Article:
A man who received the first heart transplant from a pig two months ago has died, the University of Maryland Medical Center said Wednesday. 

Doctors did not say the specific reason David Bennett, 57, died Tuesday, only saying his condition had been worsening over the past several days. 

“We are grateful for every innovative moment, every crazy dream, every sleepless night that went into this historic effort,” Bennett’s son, David Bennett Jr., said in a statement released by the University of Maryland School of Medicine. “We hope this story can be the beginning of hope and not the end.” 

Prior to the January 7 transplant, Bennett had been in poor health and was ineligible for a human heart. 

Organ transplants from animals — xenotransplantation — have largely failed because the human body rejects them almost immediately, but in this case, the pig had been genetically modified with human genes in the hope of delaying rejection.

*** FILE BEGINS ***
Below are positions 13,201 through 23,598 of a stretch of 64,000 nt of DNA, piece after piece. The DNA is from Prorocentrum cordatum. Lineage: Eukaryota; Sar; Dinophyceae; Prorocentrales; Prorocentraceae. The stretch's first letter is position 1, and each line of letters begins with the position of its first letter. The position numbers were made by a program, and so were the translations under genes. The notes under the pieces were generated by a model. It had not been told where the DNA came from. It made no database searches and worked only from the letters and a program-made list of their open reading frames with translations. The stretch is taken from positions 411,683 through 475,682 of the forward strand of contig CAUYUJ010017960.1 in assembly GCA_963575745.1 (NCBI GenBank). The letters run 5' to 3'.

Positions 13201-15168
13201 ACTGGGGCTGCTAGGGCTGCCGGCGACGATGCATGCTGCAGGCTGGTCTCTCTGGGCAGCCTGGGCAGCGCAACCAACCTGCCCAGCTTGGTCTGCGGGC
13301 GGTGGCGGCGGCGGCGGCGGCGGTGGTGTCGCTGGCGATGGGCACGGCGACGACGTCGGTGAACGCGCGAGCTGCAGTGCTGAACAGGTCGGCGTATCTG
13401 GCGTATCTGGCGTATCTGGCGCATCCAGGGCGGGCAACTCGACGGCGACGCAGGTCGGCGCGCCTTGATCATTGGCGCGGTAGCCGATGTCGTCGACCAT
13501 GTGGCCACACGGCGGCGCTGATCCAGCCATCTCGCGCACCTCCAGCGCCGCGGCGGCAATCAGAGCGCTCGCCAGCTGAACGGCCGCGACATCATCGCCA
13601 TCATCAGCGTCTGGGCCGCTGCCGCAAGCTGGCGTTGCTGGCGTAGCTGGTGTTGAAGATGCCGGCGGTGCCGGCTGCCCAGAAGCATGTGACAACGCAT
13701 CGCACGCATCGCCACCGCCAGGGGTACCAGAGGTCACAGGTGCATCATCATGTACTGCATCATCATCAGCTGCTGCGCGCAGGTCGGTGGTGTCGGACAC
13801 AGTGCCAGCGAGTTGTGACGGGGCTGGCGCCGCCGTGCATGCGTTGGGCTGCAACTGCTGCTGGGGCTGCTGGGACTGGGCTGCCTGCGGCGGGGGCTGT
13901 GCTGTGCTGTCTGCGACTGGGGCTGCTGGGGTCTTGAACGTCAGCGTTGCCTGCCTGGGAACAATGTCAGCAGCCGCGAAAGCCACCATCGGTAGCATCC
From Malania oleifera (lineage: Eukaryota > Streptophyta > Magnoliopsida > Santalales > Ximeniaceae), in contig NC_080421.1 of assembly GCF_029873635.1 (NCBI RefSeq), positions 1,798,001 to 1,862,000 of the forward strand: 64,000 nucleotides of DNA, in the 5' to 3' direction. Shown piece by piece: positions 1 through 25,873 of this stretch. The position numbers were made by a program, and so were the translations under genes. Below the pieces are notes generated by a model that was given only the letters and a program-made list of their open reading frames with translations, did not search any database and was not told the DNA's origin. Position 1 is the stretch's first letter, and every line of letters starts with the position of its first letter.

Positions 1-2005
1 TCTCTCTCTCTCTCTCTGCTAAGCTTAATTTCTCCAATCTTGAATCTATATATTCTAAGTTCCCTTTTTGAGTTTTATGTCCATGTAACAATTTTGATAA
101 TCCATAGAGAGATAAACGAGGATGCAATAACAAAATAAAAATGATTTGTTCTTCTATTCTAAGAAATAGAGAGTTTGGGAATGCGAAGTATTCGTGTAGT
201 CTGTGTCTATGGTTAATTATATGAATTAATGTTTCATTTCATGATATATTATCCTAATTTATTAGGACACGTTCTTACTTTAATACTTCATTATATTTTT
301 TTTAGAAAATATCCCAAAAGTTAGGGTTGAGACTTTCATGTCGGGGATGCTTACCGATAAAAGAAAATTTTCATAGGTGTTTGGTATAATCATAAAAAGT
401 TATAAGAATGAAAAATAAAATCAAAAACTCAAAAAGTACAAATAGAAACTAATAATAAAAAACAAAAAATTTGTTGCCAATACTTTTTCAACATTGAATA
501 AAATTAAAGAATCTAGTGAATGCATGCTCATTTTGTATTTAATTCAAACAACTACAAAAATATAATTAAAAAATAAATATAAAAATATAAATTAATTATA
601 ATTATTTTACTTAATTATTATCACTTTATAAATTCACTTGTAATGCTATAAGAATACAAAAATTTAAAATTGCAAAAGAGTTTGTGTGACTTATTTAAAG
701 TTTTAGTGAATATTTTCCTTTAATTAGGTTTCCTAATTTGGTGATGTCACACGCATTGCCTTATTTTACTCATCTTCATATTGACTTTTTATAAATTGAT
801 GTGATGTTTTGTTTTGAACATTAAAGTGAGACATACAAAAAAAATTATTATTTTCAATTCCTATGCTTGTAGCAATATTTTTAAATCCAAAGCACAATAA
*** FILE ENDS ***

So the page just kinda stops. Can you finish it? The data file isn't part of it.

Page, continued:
At first, things seemed to be going well for Bennett, and last month, the hospital released a video of him watching the Super Bowl from his hospital bed. 

“We are devastated by the loss of Mr. Bennett. He proved to be a brave and noble patient who fought all the way to the end,” Dr. Bartley Griffith, who performed the surgery at the Baltimore hospital, said in a statement. 

Bennett lived longer than one notable case in 1984 when a baboon heart was transplanted to a baby. The baby lived 21 days. 

“We have gained invaluable insights learning that the genetically modified pig heart can function well within the human body while the immune system is adequately suppressed,” said Dr. Muhammad M. Mohiuddin, professor of surgery and scientific director of the Cardiac Xenotransplantation Program at University of Maryland School of Medicine. “We remain optimistic and plan on continuing our work in future clinical trials.”

More than 106,000 people are on the organ donation waiting list in the United States. Last year, more than 41,000 transplants were performed, and of those, 3,800 were heart transplants. 

Some information in this report comes from The Associated Press. 


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